I wanted to give you a quick update on the lawsuit filed by Dragan and Celija Vidovic against Ohio’s Mentor Public School District for bullying after the suicide of their daughter, Sladjana. They claim that their daughter faced relentless bullying at Mentor High School and measures were not taken to end the bullying which they claim resulted in her suicide.
Recent articles report that the Mentor Public School District has asked a federal judge to dismiss the lawsuit stating that Sladjana was no longer a student at Mentor High School when she committed suicide in October 2008. As I reported in my first blog, she had decided to leave the school and had enrolled in an on-line school. The school district further claims that her parents were not legally able to bring a claim on her behalf because her estate was closed before they filed the lawsuit. Judge Ted Klammer, the Lake County Probate Court Judge claimed that the closing of the estate was a clerical error. (Records show that the estate was reopened recently retroactively to August 4th, the date it was closed.) We will have to wait to hear the federal court’s decision on this sensitive matter.
On a happier note, four seniors at Mentor High School were so upset by the national attention their school is receiving due to the suicides of four students from their school as a result of bullying that they decided to take some positive steps. Chelsea Lyons, Amanda Sojka, Jacklyn Grugrich and Jordon Greer put their love for their school into writing and garnered more than 800 signatures in a day in support of their school. They feel that this tragedy has brought them together as a family and are quick to proclaim their love for their school and their respect for their teachers. Good for them!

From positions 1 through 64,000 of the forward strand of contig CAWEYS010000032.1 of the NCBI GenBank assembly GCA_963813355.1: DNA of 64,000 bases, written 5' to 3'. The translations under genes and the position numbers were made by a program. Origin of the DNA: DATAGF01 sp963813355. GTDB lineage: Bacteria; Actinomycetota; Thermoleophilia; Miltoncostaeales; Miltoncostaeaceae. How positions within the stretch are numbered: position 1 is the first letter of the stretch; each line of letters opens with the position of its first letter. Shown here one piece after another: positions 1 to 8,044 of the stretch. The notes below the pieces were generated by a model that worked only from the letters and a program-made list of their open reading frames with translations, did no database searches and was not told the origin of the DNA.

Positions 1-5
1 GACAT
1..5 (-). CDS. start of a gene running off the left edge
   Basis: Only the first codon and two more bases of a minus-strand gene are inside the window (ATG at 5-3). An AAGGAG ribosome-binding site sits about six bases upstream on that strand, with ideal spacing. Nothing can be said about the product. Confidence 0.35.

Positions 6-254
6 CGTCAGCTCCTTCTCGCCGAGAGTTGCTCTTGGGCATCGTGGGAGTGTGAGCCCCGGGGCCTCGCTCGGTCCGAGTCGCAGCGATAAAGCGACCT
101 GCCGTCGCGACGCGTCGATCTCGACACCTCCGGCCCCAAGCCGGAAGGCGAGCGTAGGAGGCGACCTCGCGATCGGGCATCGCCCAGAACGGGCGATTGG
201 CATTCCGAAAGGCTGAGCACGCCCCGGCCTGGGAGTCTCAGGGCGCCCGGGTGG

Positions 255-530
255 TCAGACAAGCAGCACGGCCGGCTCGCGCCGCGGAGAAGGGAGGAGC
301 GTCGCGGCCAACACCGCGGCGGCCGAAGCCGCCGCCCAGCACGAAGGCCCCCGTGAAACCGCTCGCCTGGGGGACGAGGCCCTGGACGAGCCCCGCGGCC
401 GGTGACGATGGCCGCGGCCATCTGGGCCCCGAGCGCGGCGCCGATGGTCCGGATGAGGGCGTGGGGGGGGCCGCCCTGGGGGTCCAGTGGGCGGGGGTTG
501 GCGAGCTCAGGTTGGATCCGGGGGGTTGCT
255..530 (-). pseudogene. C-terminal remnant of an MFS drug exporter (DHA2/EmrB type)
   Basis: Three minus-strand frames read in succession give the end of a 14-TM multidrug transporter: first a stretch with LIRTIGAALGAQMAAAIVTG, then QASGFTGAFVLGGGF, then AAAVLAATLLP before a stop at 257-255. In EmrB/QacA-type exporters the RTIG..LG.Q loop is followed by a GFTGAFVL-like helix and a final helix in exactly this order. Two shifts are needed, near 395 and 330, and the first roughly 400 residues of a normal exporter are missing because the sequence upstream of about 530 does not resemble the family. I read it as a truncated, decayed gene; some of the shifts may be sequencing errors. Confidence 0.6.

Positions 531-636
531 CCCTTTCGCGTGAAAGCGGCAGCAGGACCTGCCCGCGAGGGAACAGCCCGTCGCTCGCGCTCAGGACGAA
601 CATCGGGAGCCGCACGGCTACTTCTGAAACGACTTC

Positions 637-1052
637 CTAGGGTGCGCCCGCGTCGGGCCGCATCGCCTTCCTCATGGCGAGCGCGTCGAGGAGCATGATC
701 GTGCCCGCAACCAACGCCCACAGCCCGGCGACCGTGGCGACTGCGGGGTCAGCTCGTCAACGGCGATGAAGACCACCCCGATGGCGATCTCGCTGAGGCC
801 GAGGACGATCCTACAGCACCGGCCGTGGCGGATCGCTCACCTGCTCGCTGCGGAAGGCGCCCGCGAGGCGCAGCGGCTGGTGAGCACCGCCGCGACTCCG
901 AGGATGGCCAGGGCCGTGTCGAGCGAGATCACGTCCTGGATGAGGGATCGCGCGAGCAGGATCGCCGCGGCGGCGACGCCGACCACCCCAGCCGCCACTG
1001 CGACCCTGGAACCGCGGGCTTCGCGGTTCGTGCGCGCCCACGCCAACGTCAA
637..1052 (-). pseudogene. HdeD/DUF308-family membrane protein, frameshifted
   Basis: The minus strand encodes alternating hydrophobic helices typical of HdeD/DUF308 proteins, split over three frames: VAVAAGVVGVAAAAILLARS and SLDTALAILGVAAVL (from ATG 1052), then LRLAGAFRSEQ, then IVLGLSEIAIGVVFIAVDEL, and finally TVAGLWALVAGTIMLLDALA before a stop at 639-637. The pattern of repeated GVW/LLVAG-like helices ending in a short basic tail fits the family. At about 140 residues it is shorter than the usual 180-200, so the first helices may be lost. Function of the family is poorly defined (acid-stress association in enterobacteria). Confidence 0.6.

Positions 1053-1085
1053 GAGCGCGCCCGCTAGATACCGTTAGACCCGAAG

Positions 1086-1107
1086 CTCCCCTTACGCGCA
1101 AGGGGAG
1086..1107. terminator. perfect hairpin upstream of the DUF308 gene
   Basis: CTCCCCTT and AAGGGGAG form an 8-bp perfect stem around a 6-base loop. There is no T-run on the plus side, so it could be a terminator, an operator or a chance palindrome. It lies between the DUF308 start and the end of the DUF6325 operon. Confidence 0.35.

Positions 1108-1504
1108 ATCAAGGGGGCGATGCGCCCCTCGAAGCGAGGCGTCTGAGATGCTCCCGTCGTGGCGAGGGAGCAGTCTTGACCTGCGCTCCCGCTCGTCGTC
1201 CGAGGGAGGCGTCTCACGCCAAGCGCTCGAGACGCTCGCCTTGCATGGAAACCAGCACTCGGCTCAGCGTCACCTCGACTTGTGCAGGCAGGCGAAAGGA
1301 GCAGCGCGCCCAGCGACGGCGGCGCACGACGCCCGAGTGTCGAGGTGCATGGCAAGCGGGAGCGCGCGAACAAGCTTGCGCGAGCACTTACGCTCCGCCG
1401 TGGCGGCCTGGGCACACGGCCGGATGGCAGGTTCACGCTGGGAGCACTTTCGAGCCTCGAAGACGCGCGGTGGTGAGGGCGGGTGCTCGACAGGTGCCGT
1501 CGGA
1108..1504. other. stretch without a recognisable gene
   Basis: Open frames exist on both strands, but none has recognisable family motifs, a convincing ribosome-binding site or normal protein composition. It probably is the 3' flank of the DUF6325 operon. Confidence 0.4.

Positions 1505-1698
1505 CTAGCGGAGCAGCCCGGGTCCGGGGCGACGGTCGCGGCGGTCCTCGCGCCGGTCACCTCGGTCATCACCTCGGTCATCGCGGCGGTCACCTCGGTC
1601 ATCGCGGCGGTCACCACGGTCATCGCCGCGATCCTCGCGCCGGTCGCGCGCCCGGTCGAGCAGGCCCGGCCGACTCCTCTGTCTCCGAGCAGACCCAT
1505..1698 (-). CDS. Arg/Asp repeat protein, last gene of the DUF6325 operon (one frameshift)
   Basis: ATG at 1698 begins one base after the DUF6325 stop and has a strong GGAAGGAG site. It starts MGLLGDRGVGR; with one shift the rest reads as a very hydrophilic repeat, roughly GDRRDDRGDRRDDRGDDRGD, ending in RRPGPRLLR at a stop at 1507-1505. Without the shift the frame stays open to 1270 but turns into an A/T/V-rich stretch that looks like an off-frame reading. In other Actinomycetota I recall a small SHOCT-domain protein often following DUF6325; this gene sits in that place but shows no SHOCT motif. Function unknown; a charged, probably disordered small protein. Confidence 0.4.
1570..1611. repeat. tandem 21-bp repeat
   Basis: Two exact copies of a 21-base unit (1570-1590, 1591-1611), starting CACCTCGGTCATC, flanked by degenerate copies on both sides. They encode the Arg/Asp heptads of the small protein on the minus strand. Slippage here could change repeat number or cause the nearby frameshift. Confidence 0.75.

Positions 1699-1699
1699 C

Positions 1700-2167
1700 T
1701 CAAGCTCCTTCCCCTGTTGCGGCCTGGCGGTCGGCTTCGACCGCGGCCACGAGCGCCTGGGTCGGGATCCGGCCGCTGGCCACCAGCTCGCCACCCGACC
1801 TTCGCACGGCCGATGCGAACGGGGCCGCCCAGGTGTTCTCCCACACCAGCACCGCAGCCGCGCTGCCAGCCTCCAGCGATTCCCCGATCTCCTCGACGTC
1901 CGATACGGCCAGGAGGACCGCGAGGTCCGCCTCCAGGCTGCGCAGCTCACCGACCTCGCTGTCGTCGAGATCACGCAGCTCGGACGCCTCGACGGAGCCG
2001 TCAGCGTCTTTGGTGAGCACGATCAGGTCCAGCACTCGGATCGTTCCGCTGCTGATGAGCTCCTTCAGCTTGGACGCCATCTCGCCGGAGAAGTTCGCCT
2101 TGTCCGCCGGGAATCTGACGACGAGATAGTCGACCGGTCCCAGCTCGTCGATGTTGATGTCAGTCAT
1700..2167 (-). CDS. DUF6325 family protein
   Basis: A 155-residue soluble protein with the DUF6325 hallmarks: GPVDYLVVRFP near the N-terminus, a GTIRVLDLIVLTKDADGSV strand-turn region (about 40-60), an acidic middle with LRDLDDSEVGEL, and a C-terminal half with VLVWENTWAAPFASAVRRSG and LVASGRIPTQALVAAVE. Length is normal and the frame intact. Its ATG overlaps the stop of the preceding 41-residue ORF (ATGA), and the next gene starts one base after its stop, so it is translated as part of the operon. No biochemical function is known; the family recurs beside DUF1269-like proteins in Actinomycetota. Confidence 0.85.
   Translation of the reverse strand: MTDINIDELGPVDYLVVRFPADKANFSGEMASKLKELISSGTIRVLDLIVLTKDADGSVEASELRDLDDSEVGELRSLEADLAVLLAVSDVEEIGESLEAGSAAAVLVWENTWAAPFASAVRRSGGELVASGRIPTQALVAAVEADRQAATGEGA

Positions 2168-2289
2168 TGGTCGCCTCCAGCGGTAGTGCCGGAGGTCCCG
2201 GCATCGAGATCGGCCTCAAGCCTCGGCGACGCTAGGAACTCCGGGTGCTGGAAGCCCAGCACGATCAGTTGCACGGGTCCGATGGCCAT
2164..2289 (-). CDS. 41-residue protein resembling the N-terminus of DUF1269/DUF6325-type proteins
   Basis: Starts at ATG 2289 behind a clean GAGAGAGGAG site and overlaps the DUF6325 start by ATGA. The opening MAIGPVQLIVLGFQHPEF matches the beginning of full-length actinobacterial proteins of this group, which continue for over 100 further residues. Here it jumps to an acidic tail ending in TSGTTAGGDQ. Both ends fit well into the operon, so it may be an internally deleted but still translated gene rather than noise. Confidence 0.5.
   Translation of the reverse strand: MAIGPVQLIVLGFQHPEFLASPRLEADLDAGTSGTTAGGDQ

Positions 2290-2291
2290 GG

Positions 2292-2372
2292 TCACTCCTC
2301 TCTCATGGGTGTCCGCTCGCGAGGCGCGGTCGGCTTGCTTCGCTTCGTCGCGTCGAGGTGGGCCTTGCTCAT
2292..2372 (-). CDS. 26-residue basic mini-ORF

Let’s get real! This could be your school district or mine facing these charges. We all know how hard it is to stop bullying, and we also know that bullying is often excused as something that has always been around and will always be around. As a result, incidences are not dealt with as seriously as they should be. My hope is that all of this national attention will have a positive outcome. If it forces schools to take a tougher stand, to train its personnel to firmly and consistently deal with bullying, and to truly guarantee the safety of our schools then we will have learned valuable lessons, and we will safeguard our students as parents rightfully expect that we will.
Let’s work together nationally to create safe schools, and maybe we can all legitimately take pride in our schools as these Mentor seniors do.